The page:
The industry and we professionals in AusIMM are by association ‘tarred with the same brush’ when NGOs state that resource development is not sustainable, but we need to admit that some exemplars give validity to their opinions. We need a definition of Sustainable Mining that is consistent with the internationally agreed definition of Sustainable Development that emerged from Brundtland (1987), which states ‘sustainable development is that development that provides for the needs of the present while not constraining the ability of future generations to provide for their needs’. Without such a definition our performance as professionals is subject to criticism as our detractors measure our performance against standards defined by their perceptions of what sustainability means.

The industry is working to convince the community that mining warrants their support, but much of this is reactive rather than comprehensively proactive. Dr Ken Henry commented in the Financial Review in March 2018 that ‘If we in business are going to be taken seriously in these debates, we will have to demonstrate that we are engaging not out of self-interest, but because we share a mission to improve the wellbeing of the Australian people’.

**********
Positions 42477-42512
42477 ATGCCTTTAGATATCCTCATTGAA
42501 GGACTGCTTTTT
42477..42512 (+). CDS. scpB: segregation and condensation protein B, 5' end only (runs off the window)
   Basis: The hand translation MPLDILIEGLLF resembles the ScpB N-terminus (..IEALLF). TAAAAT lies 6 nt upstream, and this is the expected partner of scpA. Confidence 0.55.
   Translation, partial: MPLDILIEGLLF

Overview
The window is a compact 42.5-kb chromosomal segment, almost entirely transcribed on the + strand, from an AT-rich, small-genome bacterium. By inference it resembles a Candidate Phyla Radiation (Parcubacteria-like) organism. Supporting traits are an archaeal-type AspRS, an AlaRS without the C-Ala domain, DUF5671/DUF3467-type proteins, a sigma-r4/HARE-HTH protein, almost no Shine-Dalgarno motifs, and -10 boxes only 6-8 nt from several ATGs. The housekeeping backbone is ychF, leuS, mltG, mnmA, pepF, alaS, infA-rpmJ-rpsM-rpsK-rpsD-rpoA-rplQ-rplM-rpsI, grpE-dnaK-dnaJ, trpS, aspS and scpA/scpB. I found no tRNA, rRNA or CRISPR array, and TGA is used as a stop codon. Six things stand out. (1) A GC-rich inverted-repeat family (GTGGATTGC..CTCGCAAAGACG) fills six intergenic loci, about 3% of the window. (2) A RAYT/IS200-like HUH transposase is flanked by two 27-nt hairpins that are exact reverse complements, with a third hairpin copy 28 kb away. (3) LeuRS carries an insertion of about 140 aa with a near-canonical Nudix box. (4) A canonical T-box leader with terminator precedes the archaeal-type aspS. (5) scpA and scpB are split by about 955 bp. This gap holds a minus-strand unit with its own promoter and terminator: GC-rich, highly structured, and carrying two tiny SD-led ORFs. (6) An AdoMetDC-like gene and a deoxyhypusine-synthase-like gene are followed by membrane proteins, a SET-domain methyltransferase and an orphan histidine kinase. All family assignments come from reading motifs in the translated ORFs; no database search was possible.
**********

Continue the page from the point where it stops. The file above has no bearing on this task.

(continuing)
What can the resources industry do to improve its image?

With a decline in image, mining is not welcomed as a neighbour. This has direct implications for the industry, especially in financing and sourcing talented professionals to drive efficiency and technological enhancements that provide a competitive edge.

Mining does inherently exploit finite, non-renewable resources in magnitude and grade. With changes in market conditions and technology, the limits on mining will vary. Similarly, sensitive mine management can optimise production costs and maintain production margins, allowing mine life extension.

However, the wider community does not necessarily have full awareness or appreciation of the work that goes into determining how a mine can be feasible and operated to best advantage, nor that expertise is available to resolve the diverse issues that may concern them.

This is largely because projects are founded within statutory licence conditions, which frequently have not been developed through effective engagement with the community to comprehensively outline the benefits and solutions the industry can bring to resolve issues of discontent. Relationships of trust and understanding are difficult to develop and require engagements based on transparency and partnerships of value to all parties.